By Cheryl Weber. So-called flex spaces have been a consumer-friendly feature in floor plans for nearly 10 years. But never before have buyers had so much freedom to design their home without changing its envelope. In the beginning, builders might have offered a bonus room over the garage or French doors that transform a bedroom to a den. But now they're experimenting with floor plans that can be stretched, flopped, twisted, and added to. A house has become a product line in layout, as well as amenities.

"What's happened is that flex spaces are proliferating because we're understanding that with the variety of different buyer profiles, everyone will live a little differently," says Sean Degen, vice president of architectural services for Pulte Homes, in Bloomfield Hills, Mich.

This out-of-the-box thinking may have started with the quintessential question of whether or not buyers want a formal living room. Next, the dining room came up for grabs. "A lot of first-time buyers don't have a formal dining set, so they might use the dining room as a kids' playroom until they inherit a table," Degen says. Put on French doors and -- presto -- there's the playroom. Add high-speed wiring and the owners have an office.

Home on the Range

Flex and bonus spaces are a key ingredient in the designs of David Weekley Homes, based in Houston. "We do it to show that our homes are more flexible and usable than others," says chairman and CEO David Weekley.

Photo: Courtesy Morrison Homes

Personal Touch: Morrison Homes puts interactive floor plans on its Web site to attract buyers. By clicking the shaded flex spaces on this house plan in an Orlando, Fla., community, consumers can tailor the layout to the way they live.

"It's meant as a competitive advantage." He estimates that 50 percent of the company's home buyers add some type of bonus space. "Both bonus and flex spaces are an important profit center," Weekley adds. "Any adjustments we make, we have a margin on." Modern-day consumers might want to live less formally, but they don't want to sacrifice square footage. Young families who opt for an office in the designated dining room often add a sunroom off the breakfast and kitchen areas, says Bob Rohde, vice president of product design for David Weekley Homes.

On the other hand, empty-nesters purchasing a four-bedroom house in the upper price ranges prefer to fold one of the bedrooms into a 300-square-foot master suite, which the company calls a super-master. The luxuries add up, with a large shower, dual vanities, and his and hers walk-in closets. In homes priced $250,000 and up, one of the builder's most popular options is adding livable space in the attic. "We do a lot of one-stories here in Texas," Rohde says. "With these big attics, we can add 500 to 600 square feet for $25,000. Most of the cost is already there for us; we're just beefing up some structure and adding carpet."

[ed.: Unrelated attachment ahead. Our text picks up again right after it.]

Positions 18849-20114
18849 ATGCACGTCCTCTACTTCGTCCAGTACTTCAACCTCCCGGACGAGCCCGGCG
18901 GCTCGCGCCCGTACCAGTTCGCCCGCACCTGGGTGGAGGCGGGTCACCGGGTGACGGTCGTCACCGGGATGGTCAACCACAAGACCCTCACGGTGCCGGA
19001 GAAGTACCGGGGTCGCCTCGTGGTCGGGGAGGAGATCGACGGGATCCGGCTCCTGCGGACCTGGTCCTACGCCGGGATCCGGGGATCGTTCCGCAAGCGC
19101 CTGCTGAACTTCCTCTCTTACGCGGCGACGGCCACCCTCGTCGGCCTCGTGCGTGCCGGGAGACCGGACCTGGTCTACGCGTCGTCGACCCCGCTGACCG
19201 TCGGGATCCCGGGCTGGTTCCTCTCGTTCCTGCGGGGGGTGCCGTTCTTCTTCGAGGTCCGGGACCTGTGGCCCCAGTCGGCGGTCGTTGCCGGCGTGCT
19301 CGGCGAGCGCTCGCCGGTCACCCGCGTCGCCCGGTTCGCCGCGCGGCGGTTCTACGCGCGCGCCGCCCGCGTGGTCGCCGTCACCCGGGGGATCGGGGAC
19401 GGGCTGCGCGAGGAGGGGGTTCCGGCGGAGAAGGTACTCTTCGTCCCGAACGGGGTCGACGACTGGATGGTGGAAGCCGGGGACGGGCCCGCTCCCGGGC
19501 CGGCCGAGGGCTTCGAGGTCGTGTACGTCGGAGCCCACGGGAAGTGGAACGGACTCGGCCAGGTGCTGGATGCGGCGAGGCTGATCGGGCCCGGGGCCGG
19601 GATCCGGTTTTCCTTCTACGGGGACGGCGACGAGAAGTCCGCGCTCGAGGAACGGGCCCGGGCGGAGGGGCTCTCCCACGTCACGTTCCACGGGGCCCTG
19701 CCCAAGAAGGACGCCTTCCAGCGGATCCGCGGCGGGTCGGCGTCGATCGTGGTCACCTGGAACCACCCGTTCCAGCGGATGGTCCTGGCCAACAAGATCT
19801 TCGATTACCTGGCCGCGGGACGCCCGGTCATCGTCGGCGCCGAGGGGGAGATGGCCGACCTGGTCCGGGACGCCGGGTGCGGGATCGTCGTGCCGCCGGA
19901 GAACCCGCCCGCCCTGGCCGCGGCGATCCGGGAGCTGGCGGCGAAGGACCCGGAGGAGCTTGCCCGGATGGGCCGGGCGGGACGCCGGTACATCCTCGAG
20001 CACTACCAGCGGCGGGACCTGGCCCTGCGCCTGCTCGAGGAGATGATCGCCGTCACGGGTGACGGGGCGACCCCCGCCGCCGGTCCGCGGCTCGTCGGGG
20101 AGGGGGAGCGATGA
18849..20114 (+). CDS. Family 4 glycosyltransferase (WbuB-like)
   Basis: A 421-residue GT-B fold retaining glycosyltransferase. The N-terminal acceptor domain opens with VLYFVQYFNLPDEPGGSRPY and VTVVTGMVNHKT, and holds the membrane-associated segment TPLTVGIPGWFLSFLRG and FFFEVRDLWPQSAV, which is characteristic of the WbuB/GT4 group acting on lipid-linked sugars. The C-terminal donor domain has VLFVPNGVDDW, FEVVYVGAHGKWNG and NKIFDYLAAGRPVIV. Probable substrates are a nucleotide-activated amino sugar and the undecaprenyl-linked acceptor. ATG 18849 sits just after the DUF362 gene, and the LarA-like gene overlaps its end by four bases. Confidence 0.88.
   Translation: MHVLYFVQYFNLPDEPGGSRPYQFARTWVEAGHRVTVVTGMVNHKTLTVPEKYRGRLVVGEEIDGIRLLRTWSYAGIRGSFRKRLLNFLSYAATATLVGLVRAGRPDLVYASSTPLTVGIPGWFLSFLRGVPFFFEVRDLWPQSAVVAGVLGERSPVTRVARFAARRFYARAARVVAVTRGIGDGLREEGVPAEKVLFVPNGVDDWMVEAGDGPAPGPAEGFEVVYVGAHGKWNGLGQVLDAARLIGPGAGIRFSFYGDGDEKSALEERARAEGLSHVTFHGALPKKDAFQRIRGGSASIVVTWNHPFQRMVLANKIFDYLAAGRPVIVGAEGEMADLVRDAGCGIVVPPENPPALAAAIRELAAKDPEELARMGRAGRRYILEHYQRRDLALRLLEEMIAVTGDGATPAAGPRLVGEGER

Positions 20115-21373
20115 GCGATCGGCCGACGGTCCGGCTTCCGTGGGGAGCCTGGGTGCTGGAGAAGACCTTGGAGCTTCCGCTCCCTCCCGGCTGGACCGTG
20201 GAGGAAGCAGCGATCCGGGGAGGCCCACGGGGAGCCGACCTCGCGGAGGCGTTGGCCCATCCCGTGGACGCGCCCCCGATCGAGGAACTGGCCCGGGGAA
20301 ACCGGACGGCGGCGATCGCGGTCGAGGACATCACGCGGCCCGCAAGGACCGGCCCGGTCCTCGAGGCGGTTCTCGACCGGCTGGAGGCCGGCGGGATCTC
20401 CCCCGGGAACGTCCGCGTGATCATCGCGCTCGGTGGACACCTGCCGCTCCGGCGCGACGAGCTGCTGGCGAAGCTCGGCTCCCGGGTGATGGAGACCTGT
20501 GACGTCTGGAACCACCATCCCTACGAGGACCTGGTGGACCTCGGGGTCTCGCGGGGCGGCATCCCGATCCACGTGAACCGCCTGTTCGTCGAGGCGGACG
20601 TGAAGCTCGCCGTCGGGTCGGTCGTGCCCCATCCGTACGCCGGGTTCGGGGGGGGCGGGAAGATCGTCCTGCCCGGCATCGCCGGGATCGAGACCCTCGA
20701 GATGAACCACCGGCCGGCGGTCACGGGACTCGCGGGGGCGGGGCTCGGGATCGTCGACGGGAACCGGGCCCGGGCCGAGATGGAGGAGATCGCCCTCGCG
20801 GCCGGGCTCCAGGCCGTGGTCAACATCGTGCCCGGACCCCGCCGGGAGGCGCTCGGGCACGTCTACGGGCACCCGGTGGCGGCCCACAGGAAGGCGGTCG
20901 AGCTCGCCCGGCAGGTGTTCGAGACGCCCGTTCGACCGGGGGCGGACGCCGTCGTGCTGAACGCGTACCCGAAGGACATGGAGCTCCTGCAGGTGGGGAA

The possibilities extend as far as imagination, logistics, and local building codes will allow. In the Southwest and West, Pulte Homes offers a three-car garage in which the third bay can be converted to a pool cabana.

For Remington Homes, in Chicago, architect Mike Kephart, of Kephart Architects in Denver, designed a flex courtyard for the middle units of a townhouse complex. Buyers can choose between the courtyard and a living room or great room. "The middle units went from being the poorest selling to the best selling," Kephart says.

Of course, there are costs associated with allowing such flexibility. Weekley uses a comprehensive computerized system that captures cost data, prices the spaces accordingly, and replicates buyers' choices on purchase orders and sub agreements. The sales person and the contractor also meet face to face to ensure clear communication. "The biggest issue for us is communicating those decisions and getting materials ordered, making sure everyone is on the same page," Rohde says.

Selling Agility

Flexible floor plans are also changing the way builders approach sales and marketing. Rohde says he has to think about the plan portfolio in a different way. If a 2,400-square-foot home has a 500-square-foot bonus room, is it competing with a 2,900-square-foot home? "You have to analyze the value of one home compared to the other," he says. "Maybe it's a different plan type or targets a different buyer."

Last year, Atlanta-based Morrison Homes began using interactive floor plans to draw customers through the Internet. Shoppers spinning through one of the builder's 600 online plans can click on a menu of options to add a garage or fireplace or turn a fourth bedroom into a den. John Rymer, vice president of sales and marketing, found that visitors stayed on the company's Web site 20 percent longer when they had interactive plans to play with. And the longer people stayed on the Web site, the more likely they were to walk into a sales center.

"The idea is that people can do this 24/7 and configure the home before they come in," Rymer says. "Even though we did this before, people didn't know it until they walked in the showroom. People are intimidated by sales people."

Although David Weekley's buyers can view and print plans via the Internet, virtual design isn't in the works yet. "We're not sure we want to go there," Weekley says. "We want people to come in and see and touch and feel. Our sales folks are really consultants in every stretch of the word, helping buyers come up with a home that exactly fits their needs."